Cut from the shoulder, lamb shanks are perfect for braising with flavorful seasonings. From lamb shanks braised with root vegetables to spicy Moroccan versions, these easy recipes are a snap to assemble.See Popular Lamb Shanks Recipes
Rajat Parr braises his ultratender lamb shanks in a rich mix of red wine, tomatoes, and cinnamon.
This classic couscous is loaded with slow-cooked lamb and poached vegetables, and spiced with generous amounts of cumin. Generally speaking, couscous isn't really spicy (though harissa, the traditional, fiery chile-garlic North African condiment, can add a bit of a bite), which means it can partner well with a rich, firmly structured red wine such as Merlot.
Butcher-shop owner Tanya Cauthen likes flavoring supremely tender braised lamb with a North African spice blend that includes cumin and fennel seeds. Lamb shanks are great for serving at dinner parties, since they look so dramatic, but lamb stew meat -- cut from the shoulder or the leg -- is equally delicious. Or, for a less gamey flavor, substitute beef short ribs.
Lamb shanks are an underutilized and wonderfully flavorful cut of lamb. Ideal for crockery cookers, the meat is tender enough to fall off the bone. Infused with orange and spices, it is the perfect warming supper to serve on chilly late winter evenings.
For a comforting wintry meal, F&W Test Kitchen Supervisor Marcia Kiesel adopts Simple French Food author Richard Olney's method of roasting lamb shanks at a low temperature with no added liquid. The spare ingredients yield an incredibly rich sauce that infuses the beans. The currant and berry notes in a right bank Bordeaux brighten this luxurious dish.
Sometimes you're in the mood to cook something ... different, you know what we mean? Something a little special, if for no other reason than it's Saturday, say, or just because you feel like it.
This recipe, known as Ragu di Stinco d'Agnello con Peperoni in the southern-Italian region of Abruzzi, where it originated, benefits from the additioin of bell peppers; their sweetness provides a perfect counterpart to the gaminess of the shanks.
This one-dish recipe has options for meals to come. Make and serve now and reserve some to store and reheat. Look for dried French green lentils (Puy lentils), with packages of other lentil varieties in the dried bean section of supermarkets.
Slow cook apricots, plums, raisins, lemon juice, and spices to allow the flavors in this Moroccan dish to meld together.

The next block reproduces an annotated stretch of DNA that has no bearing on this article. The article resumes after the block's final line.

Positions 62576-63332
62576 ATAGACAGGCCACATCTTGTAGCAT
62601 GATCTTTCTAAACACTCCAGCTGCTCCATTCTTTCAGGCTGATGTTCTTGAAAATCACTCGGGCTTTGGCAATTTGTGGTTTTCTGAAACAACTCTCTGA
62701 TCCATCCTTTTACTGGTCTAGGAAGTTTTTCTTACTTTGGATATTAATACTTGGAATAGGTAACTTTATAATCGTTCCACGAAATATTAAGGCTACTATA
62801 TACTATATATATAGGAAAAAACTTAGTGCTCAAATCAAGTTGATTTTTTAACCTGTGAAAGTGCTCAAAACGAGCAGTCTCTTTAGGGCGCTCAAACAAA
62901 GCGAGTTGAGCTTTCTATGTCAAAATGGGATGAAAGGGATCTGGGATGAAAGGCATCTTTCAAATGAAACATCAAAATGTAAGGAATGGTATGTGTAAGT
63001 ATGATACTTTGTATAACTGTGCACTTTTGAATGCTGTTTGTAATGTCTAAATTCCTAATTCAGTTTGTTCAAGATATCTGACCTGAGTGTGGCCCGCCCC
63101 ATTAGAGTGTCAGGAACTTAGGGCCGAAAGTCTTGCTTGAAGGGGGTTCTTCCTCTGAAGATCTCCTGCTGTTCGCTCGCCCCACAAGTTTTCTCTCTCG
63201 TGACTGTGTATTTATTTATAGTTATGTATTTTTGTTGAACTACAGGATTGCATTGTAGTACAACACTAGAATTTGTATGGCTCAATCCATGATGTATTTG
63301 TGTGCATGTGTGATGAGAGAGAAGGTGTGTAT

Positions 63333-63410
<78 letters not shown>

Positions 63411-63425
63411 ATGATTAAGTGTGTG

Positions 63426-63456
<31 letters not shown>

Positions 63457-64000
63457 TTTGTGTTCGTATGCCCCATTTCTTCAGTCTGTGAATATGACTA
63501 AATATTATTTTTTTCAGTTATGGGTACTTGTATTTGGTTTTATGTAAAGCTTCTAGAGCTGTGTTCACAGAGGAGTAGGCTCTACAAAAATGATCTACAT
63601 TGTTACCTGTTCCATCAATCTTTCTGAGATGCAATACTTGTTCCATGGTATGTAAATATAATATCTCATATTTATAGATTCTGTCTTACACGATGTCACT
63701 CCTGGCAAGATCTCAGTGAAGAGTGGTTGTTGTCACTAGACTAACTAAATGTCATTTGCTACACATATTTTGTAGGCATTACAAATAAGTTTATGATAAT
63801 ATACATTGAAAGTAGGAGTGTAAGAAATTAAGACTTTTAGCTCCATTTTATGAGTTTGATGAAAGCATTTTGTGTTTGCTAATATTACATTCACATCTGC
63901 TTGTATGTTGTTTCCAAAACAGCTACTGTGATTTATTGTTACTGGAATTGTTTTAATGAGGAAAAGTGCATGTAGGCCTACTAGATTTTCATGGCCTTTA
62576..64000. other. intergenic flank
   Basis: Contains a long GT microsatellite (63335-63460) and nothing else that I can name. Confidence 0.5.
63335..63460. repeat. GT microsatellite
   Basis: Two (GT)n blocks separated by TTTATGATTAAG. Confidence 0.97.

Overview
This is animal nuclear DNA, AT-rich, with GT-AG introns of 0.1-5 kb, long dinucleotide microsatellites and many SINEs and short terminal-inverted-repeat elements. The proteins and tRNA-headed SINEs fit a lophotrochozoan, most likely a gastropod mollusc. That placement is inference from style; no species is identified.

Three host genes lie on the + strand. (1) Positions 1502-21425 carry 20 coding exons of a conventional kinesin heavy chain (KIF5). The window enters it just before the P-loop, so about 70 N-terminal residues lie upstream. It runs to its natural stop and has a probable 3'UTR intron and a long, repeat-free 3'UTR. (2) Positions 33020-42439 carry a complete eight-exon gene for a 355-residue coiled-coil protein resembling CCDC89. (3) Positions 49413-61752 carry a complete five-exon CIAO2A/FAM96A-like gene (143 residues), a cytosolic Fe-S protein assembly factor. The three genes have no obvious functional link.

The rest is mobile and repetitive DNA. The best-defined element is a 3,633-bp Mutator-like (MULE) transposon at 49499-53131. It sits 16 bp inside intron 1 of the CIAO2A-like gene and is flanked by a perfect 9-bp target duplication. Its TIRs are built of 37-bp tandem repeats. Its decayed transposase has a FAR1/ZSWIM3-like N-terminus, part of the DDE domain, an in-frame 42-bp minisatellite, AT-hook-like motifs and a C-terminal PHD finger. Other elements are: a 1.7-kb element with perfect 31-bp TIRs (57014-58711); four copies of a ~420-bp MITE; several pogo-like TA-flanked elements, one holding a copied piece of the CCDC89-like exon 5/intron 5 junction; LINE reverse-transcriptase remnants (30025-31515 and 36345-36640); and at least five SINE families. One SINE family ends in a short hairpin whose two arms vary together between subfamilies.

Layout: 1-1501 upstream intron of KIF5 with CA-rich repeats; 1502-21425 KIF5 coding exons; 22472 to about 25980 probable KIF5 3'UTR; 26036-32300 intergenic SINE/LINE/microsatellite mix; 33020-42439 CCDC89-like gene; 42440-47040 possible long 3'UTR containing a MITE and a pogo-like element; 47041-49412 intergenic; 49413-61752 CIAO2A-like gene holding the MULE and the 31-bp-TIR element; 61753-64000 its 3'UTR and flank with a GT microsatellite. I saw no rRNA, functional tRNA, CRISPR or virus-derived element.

Lamb shanks are the base for this slow-simmering meal-in-a-bowl.
The inspiration for my recipe comes from Richard Olney's where the shanks and garlic are cooked with nothing more than a bit of water. I've updated Olney's version by adding dry white vermouth and a few bay leaves to give the braising liquid an elusive, herbaceous flavor that permeates the meat and intensifies the dish.Lamb throws off a considerable amount of fat as it cooks, so be sure to take the time to thoroughly skim the sauce before serving. Better yet, braise the shanks a day or two before you plan to serve them (see Make-Ahead Tips, below).
When we think of lamb, we tend to picture a plate of delicately Frenched chops with rosy middles, or, on the other end of the spectrum, a roasted leg of lamb, fragrant with rosemary and garlic. Lamb shanks tend to be forgotten, but that's a crime -- much like beef brisket, they're layered with fat, which makes them amazingly flavorful if prepared correctly. Since they're also filled with connective tissue, it's important to break down the meat to achieve the tender, falling-of-the-bone result you're looking for.
Take a trip to Italy with this Tuscan-inspired rub, aromatic with fennel, basil, garlic, rosemary and oregano. Try it on boneless, skinless chicken thighs, salmon steaks or lamb chops.
Braising is the cook's answer to transforming tougher, less-expensive cuts of meat into knockout dishes. And lamb is no exception. By slow-cooking lamb in my first recipe -- we're talking 9-10 hours here -- you'll end up with meat that's tender and flavorful.